The recent failure of basic information security principles in an otherwise reputed company like TCS leading to a Rs 6000 crore damage on the Bank is an indication that most of the companies (including the Banks) have very weak security culture.

Additionally the opening of Unified Payment Interface opens up the mobile network to one part of the Banking servers which can be used by hackers to worm their way up the network into the core banking servers and launch a major attack to bring down a bank.

Knowing the attitude of Banks and RBI, nothing constructive is expected to be done to prevent such attacks and hence it would not be long when this prognosis may sadly come true.

I would therefore advise Bank customers to manage their risks by ensuring that they spread out their bank balances into multiple Banks and ensure that all the eggs are not in a single basket. Better still, spread it across smaller banks including cooperative banks without internet and mobile banking  so that their hard earned savings are protected.


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Beware of CIBIL Report Fraud

I would like to bring to the notice of the public a fraudulent e-mail that is being sent in the name of CIBIL.

The copy of the email is reproduced below:



Normally the CIBIL Transunion score is expressed as a three digit number and not as single digit such as 8.3.

On verification of the header information, it is found that the e-mail has emanated from Return path is :>

The IP address from which the mail has been sent appears to be

Public are requested not to respond to this fraudulent e-mail.

At the same time, I hereby give a notice to CIBIL that they are now been informed of an attempt by some body to cheat the public in their name and if they donot take suitable steps to prevent such misuse of CIBIL’s name, they will be considered as “Negligent” and providing indirect “Assistance” to fraudsters.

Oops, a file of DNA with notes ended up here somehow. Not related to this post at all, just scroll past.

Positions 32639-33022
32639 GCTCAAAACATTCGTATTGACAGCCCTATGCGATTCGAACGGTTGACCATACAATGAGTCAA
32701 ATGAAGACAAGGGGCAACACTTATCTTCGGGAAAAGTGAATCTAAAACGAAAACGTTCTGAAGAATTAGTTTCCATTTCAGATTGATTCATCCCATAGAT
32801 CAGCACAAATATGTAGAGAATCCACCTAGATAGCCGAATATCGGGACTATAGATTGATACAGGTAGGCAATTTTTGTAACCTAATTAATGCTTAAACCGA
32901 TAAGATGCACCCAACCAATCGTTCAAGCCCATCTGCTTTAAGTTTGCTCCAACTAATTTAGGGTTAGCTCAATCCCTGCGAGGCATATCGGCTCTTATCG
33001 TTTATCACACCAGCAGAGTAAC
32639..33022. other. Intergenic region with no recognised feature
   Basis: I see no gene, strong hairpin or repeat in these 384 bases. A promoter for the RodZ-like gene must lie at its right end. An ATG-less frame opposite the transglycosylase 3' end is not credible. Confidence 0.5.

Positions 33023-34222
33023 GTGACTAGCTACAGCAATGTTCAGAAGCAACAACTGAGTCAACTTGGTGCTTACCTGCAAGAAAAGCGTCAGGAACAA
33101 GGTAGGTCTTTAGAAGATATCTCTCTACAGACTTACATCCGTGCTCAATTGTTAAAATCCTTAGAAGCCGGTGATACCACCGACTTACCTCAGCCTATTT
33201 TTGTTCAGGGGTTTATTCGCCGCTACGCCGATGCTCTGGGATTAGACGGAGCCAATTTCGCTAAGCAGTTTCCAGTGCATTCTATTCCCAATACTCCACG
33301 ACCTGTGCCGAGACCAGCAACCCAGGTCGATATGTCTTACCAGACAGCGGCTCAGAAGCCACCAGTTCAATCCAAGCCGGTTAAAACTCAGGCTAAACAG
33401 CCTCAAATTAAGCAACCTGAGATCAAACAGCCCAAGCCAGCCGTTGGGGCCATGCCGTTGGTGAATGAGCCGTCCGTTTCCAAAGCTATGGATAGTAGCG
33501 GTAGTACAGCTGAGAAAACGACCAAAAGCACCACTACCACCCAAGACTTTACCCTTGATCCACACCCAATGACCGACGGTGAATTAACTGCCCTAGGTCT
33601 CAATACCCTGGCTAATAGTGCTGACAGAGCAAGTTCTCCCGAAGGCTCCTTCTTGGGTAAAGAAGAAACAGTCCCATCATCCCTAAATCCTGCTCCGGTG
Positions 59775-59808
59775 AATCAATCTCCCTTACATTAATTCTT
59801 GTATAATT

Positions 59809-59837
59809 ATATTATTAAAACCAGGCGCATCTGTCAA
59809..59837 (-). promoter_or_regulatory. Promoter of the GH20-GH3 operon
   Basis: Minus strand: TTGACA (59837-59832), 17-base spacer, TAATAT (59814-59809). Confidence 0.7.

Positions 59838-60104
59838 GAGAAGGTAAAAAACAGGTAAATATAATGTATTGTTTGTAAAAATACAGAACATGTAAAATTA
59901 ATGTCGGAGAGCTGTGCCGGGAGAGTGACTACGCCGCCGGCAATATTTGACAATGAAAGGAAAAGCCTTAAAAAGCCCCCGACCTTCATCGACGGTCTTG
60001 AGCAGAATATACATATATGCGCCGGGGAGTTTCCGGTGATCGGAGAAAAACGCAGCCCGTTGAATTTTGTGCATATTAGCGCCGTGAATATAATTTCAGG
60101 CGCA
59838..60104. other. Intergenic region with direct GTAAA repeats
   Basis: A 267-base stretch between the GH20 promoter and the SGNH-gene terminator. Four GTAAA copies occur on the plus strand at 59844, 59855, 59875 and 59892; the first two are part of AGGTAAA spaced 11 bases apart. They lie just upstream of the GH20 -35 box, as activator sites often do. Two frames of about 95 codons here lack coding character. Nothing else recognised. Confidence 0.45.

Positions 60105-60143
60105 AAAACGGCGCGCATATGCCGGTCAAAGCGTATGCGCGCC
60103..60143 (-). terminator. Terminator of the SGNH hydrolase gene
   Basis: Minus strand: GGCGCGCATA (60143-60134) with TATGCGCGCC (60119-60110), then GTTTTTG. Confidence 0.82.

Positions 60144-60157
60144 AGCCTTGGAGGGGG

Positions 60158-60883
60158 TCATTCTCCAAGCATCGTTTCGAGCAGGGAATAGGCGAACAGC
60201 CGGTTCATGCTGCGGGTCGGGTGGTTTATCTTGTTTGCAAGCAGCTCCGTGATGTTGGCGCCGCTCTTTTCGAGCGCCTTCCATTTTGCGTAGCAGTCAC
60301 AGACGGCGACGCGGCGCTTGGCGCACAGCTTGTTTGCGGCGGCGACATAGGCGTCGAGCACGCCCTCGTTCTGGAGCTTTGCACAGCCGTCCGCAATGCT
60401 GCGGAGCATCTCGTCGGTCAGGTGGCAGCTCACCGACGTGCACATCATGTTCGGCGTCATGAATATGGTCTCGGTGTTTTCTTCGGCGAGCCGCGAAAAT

I request the Police anywhere in India also to take cognizance and issue notices to the concerned web hosting service providers as well as CIBIL to ensure that this fraud is stopped immediately.


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Digi Locker Beta Release

Government has opened the beta version of the Digital Locker operated by CDAC and UIDAI which provides 10MB free storage space for every Aadhar number holder. It envisages that members can upload their ID documents and share it with other Government agencies if required.

The service is available at It can also be accessed through and

The site carries a digital certificate from an Indian Certifying Authority unlike many other web sites which are using certificates issued by verisign which is not licensed in India. However it is surprising to note that instead of using a digital certificate issued by the Government owned NIC, the site uses the certificate from (n)code solutions which is a private sector certifying authority. Also, some of the practices used by (n)code solutions for issue of digital certificates to public is not in accordance with the legal procedures suggested under ITA 2008. It is therefore surprising that the project has preferred to use their services instead of NIC or other more Cyber Law Compliant Certifying Authorities.

At the time of account creation and for certain other operations, the site uses OTP as a verification mechanism. It appears that an “e-sign” procedure is envisaged for users to individually authenticate the documents. But this is not yet working properly at present. It is also not clear what is meant by e-sign in this context.

The documents would be made available to designated agencies of the Government. Users can also send the document to another person through email.

While the concept of making available a free digital document storing place is welcome it is necessary to note that the site is short in the implementation of ITA 2008 compliance measures.